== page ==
Dr Glen Bann1, Dr Brian Jones1, Dr Ian Graham2
1University of Wollongong, Wollongong, Australia, 2University of NSW, Kensington, Australia
This paper describes a dolerite intrusion and stratigraphy located at Kinghorn Point, just to the north of Jervis Bay, within the upper Wandrawandian Siltstone of the lower Shoalhaven Group of the southeastern Sydney Basin. Approximately half of the intrusion is a bifurcating dyke <1m wide whilst the other half is a sill <1.2m thick. Bedding dips gently to the east and comprises grey siltstone beds up to 3m thick (mainly <25cm) with thin interbedded buff coloured, fine-grained sandstone beds up to 30cm thick (mainly 2-5cm). Geochemical and mineralogical analyses performed indicate that the dyke/sill complex is an olivine micro-dolerite which can be massive to highly vesiculated,
Evidence for penecontemporaneous emplacement into wet unconsolidated shallow marine sediments includes; destruction of primary sedimentary structures with extensive interaction and intermingling between the sedimentary and igneous materials, including the formation of peperite with the injection of the magma into the sediments forming brecciated contacts and with angular and rounded basalt and trachyte clasts, from microscopic spherical ‘droplets’ to decimeters in size, fluidization and entrainment of the sediments into the magma; the presence of tube-like flow features in the sill causing loading and deformation of the underlying sediments, hyaloclastite and baked sediments along the contact margins, cooling and flow fractures in the magma filled with fluidized sediment and sliding, slumping and load structures in the sediments, fumaroles, and vesicles within both the sediment and magma. High vesiculation is characteristic of intrusion near the surface, possibly extrusion at the sediment water interface.
Sediments were deposited in the deeper part of a coastal seaway characterised by northward-directed palaeocurrents and a Cruziana ichnofacies. Abundant glendonites, crinoid stem fossils and cross-bedding in a few sandstone beds exhibit a preferred palaeocurrent direction to the north. Periodic storm deposits or tempestites, thin (generally 2-5cm thick) fine-grained sandstone beds comprising widely scattered unaltered euhedral prismatic plagioclase and strongly perthitic K-feldspar grains, predominantly volcanic quartz although metamorphic quartz is also present, uncommon quartz shards, with detrital muscovite and biotite. Zircon crystals are also present. These sandier, lighter coloured beds are tuffaceous and were derived from volcanic edifices, probably island volcanoes to the southeast, indicating that regional volcanism was pervasive during this period.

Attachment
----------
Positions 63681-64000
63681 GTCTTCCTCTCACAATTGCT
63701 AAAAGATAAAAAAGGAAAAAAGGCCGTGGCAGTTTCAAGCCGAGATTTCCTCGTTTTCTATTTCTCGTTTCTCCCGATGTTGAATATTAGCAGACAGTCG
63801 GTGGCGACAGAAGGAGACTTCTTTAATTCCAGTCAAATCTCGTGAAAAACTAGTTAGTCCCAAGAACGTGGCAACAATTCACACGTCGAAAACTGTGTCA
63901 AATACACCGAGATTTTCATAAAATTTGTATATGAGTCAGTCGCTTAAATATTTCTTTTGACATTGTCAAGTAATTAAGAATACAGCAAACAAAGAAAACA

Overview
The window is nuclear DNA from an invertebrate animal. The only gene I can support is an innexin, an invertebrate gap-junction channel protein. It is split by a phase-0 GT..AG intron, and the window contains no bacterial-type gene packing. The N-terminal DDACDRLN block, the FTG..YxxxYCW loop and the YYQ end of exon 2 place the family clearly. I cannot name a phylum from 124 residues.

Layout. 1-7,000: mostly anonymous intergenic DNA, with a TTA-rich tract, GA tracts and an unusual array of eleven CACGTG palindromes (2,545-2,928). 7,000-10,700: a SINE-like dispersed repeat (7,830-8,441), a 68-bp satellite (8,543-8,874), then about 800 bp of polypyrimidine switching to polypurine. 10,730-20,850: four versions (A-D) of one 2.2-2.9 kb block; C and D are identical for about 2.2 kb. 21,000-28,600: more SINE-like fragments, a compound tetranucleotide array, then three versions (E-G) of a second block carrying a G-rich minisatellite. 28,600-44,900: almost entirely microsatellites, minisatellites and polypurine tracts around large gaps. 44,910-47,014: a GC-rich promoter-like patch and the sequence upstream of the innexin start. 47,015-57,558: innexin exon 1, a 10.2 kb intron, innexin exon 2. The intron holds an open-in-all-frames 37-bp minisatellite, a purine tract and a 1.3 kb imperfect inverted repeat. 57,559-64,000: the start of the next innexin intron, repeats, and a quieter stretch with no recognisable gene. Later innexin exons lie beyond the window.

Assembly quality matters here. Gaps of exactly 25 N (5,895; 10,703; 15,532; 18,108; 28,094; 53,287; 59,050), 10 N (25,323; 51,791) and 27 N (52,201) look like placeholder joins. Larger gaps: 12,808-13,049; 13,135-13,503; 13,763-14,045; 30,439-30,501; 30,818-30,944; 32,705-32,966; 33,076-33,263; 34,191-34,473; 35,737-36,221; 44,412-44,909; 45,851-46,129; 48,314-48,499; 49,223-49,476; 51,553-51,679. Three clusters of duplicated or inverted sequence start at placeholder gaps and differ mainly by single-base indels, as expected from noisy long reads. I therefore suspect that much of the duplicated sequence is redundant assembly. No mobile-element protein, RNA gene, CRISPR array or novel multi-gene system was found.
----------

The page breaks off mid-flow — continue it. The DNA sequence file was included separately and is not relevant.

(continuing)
The mineralogy, especially key element ratios of the HFSE and major and trace element geochemistry of the intrusion are very different to the shoshonites of the Gerringong Volcanics, suggesting they are unrelated, rather, they are similar to the Karuah dykes in the far north of the Sydney Basin, which have been dated as Mid Permian, suggesting that the Kinghorn Point intrusion may have formed part of an early intermediate phase of the Gerringong Volcanics, or it may be distinctive and unrelated.
Evidence therefore indicates that regional mafic volcanism was occurring and well evolved in the southern Sydney Basin during sediment deposition by the mid-Permian.
I discovered and worked on this intrusion in the late 90’s when undertaking an Hons thesis, presented it in NZ at their annual conf in 2001, wrote a paper, had it reviewed, then shelved it until last year due to other diversions, very pleased to have finally finished it